Is it because Twitter, like AFL, exisists tangibly in popular culture in a way that ‘the writer’ traditionally has not. We can touch and interact with the writer through social media, like we can cheer and backslap players at Thursday night training – but we’ve never had access to the writer before as we do today.

    Could it be that, with this increased access comes a greater sense of public ownership – we can get the writer for free, online, whenever I want to be entertained, whenever I want – and therefore we (the public, the Age, the rest of the media) can make decisions about what a writer can say and think..?

    Or maybe it’s more than that – maybe an online writer isn’t a real writer, and therefore not entitled to their own thoughts, their own time?

  4. Good piece that I’m sure all of us somewhere on ‘the left’ will agree with to a great degree. However, I think Jason Wilson’s piece in New Matilda (http://newmatilda.com/2010/05/06/embarrassment-latte-belt) really highlighted why it’s a win for civil society that Deveny was sacked. She has a right to say what she wants, but not necessarily to be given a broad readership and pay for peddling unveiled class hatred. Her tweets were offensive, but hardly the crux of what’s wrong with her particular ‘contribution’ to public comment.

    Of course we all think Bolt, Devine, Ackerman (Albrechtsen, Jones…) shouldn’t have a (paid) forum to do much worse than Deveny ever has. But I don’t think that means we can’t be delighted to see any of them go.

  5. Hi Tammi,
    I saw that Jason Wilson piece too and I must say I didn’t find it very convincing. Yes, Deveny, like so many of the New Atheists, did, at times, write stuff sneering at suburbanites (like the notorious Chadstone piece). But is that why she was so targeted by the various rightwing hatchet men? Does her sacking open up more room for left-of-centre voices in the print media or less? Is she likely to be replaced by someone who articulates a more coherent radical worldview or will her spot go to yet another safely bland columnist who will repeat conventional wisdom and never trouble anyone?
    As someone from Crikey pointed out, the Age has effectively conceded that the shock jocks are the legitimate arbiters of public morals. IMO, it’s a very bad precedent.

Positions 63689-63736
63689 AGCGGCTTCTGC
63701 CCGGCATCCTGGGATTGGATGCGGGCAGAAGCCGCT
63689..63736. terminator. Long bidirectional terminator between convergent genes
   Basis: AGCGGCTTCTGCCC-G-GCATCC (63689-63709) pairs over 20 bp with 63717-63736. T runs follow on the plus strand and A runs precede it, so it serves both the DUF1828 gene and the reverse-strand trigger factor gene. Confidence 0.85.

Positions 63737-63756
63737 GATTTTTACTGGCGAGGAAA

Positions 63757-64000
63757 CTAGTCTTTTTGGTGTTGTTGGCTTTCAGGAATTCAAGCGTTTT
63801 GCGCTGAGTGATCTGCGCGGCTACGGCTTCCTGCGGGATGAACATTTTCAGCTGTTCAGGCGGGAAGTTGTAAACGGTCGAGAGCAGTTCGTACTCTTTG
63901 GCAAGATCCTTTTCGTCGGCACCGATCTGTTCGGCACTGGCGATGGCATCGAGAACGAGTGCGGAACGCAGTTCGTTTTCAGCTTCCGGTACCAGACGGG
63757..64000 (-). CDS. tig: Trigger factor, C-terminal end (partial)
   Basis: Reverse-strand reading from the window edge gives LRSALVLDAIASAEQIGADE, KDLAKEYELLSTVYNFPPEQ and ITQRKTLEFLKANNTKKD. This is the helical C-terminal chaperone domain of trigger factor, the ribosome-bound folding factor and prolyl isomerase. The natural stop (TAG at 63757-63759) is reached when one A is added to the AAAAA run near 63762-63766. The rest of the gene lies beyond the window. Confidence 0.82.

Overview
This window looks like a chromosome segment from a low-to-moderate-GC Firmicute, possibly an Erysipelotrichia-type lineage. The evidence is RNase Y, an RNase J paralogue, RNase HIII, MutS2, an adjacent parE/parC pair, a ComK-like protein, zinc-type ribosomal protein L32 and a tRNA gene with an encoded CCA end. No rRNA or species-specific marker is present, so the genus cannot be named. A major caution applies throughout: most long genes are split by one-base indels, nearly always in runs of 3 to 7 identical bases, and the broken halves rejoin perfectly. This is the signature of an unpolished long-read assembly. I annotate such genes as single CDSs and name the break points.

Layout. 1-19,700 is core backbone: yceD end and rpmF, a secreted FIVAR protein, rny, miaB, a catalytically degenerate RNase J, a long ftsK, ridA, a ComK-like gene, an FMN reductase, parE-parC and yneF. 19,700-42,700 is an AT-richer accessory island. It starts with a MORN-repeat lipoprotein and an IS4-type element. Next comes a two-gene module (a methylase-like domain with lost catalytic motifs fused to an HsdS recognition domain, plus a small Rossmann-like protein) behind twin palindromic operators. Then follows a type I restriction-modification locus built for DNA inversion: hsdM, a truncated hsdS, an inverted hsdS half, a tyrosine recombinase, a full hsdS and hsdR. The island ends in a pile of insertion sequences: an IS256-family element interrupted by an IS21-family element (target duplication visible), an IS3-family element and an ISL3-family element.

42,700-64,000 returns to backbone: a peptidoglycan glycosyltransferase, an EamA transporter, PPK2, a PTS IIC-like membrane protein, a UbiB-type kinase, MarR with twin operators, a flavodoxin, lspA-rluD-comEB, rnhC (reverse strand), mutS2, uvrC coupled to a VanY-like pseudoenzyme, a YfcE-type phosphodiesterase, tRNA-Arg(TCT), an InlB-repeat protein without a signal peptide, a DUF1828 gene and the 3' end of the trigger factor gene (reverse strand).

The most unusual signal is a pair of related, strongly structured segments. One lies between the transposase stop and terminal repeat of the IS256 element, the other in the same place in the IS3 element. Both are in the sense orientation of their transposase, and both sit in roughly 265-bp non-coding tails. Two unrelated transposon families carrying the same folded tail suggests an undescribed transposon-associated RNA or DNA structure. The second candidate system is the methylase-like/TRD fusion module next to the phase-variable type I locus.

6. Hi Jeff – I totally agree that there are concerns over what kind of columnist might come along next. However, I would hardly hold The Age up as hopeful to provide insightful left-of-centre commentary, and I stand by Jason’s points – I personally never have believed that Deveny represents the left, or feminists in particular, in a way that I appreciate or believe to be productive.

    As for your concerns about shock jocks – I obviously share those as well, and since Deveny was simply another version of the same, I’m glad to see her go. I’m not a fan of the trolls, as I gather you’re not, and that’s what Deveny is.

  7. Fascinating and pathetic, what will incite action – not outrage, but the outrageous; not empathy for the truly common sensible, but offended sensibilities. And dear Bindi, unwitting catalyst, an ironic, iconic example of human being as commodity/brand.

    An excellent response, Jacinda, thank you.

  8. I’m still bamboozled as to why Deveny’s tasteless chatter gets her sacked, whilst a League player involved in a pack rape gets his own TV show.

  9. Deveny’s tweets are not, I think, being claimed by Fairfax? In that they are HER tweets? Mmmm. Twitter makes it very plain in its terms of use that, unlike Blogger or Facebook, anything you tweet is your copyrighted material.

    There have been arguments in the US over whether something as short as 140 characters is covered by copyright. According to Larrikin Records, a riff of 11 notes most certainly is – and worth a claim of $65 million. (The Men at Work Down Under case). And certainly Twitter, while conceding copyright is retained by the originator, is free to distribute it as it will.